Food safety and health codes in the restaurant industry are much more profound than simply not utilizing expired ingredients. Standard health codes play a crucial part in keeping customers from being susceptible to foodborne illnesses. Restaurant patrons are more concerned with and aware of restaurant hygiene and sanitation practices now than ever before.
However, strictly adhering to the health regulations is more regarded as a must for all restaurants. The outcomes of restaurant health inspections can also make or break a business, mainly if a restaurant violates too many codes. You may be asking, how can I assure that my restaurant stays on top of complex health code regulations? This guide is intended to help you recognize the 3 most common violations and how you can better avoid these infractions for your restaurant.
Common restaurant health code violations
Improper sanitation violations
Improper cleanliness is one of the most prevalent health code violations that restaurants can face. The sanitation of your restaurant kitchen requires that your food prep, cooking work surfaces, and equipment are frequently cleaned and sanitized. Health inspectors recognize where to scan for issues in kitchen uncleanliness. Therefore, frequent cleaning should be a priority in your restaurant. Certain areas of your kitchen that are expected to be regularly cleaned will include all visible surfaces and any hidden surfaces that are not always visible.
Kitchen sanitation is crucial to safely prepare foods and prevent food illnesses, plus surfaces and equipment will need to be cleaned daily. To avoid these types of violations from happening, ensure kitchen and restaurant staff are trained accordingly. You can implement a cleaning checklist that must be completed by the team daily, weekly, and monthly. Also, a semi-annually or annually refresher training can help remind your staff of the essential and proper sanitation procedures.
Time and temperature control violations
Another typical health code violation is time and temperature control. Time and temperature control protocols require that all foods be kept at food-safe temperatures for an appropriate length of time. This will include hot foods, cold foods, raw foods, and cooked foods. Failing to observe time and temperature controls can lead to bacteria growth in food and the spread of foodborne illnesses. Some of the usual issues with time and temperature can include time-controlled foods with no expiration date or required cooking temperature labels and also improper thawing of frozen meats or fish.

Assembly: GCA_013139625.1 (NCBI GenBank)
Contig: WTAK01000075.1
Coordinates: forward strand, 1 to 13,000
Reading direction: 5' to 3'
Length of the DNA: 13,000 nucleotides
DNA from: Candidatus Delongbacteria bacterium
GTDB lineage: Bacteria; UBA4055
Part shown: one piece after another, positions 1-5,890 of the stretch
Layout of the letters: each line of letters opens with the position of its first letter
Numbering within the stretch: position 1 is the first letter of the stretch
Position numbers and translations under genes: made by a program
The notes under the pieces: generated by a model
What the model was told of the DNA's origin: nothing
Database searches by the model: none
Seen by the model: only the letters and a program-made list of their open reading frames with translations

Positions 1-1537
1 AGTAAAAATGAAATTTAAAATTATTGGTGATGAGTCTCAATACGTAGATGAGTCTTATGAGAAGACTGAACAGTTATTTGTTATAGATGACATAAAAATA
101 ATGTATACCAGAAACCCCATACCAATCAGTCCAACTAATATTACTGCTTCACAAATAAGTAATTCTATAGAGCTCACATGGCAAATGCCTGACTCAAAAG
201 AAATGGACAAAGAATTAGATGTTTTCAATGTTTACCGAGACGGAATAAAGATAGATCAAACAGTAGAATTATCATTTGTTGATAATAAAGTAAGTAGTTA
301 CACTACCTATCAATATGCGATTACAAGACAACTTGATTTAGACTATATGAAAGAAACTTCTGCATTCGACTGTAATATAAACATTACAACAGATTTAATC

Health examiners will typically test various foods throughout your kitchen to ensure they are temperature and time-controlled safely. However, time and temperature control violations in restaurants can be avoided with proper food safety training. One way to prevent these violations is to instruct your staff to use thermometers, label foods accurately, and appropriately thaw frozen foods. You will also want to implement a hazard analysis and critical control points system designed to help ensure proper time and temperature control for your food safety.
Improper storage violations
Improper storage violations can occur in two main ways, food storage and utensil/tool storage. Food must be labeled and stored correctly to avoid spoiled food and cross-contamination issues in order to maintain proper food safety. In terms of tool and utensil storage, the same concept of cross-contamination can also be a concern. Moreover, if clean tools and utensils come into contact with unclean surfaces, they can pass contaminants onto the food.
A few methods of improper storage that can cause an issue is when food is stored not in commercial containers. Additional problems would be food stored on the walk-in floor and refrigerated food stored without safety in mind, such as raw chicken stored on a top shelf above any other food. Relative to utensils, in a restaurant environment, air drying is the most sanitary and proper way to dry tools and utensils as it prevents the possibility of mold growth.
A method that will prevent these two common storage violations is to manage your staff on proper tool and utensil storage etiquette, plus food labeling and storage. For appropriate tool and utensil storage, implement quality restaurant organization for your staff and train them to keep things well organized for easy and proper food safety. Concerning proper food storage, ensure your kitchen staff keeps containers and food storage items well-labeled while regularly checking for food spoilage or expiration.
Health codes do not have to be perceived as a challenging aspect. Focusing on proper food safety, food storage, and equipment storage should be a top priority alongside serving your customers at your restaurant. If anything, the public health department and health codes ensure that you run your restaurant as successfully and safely as attainable.
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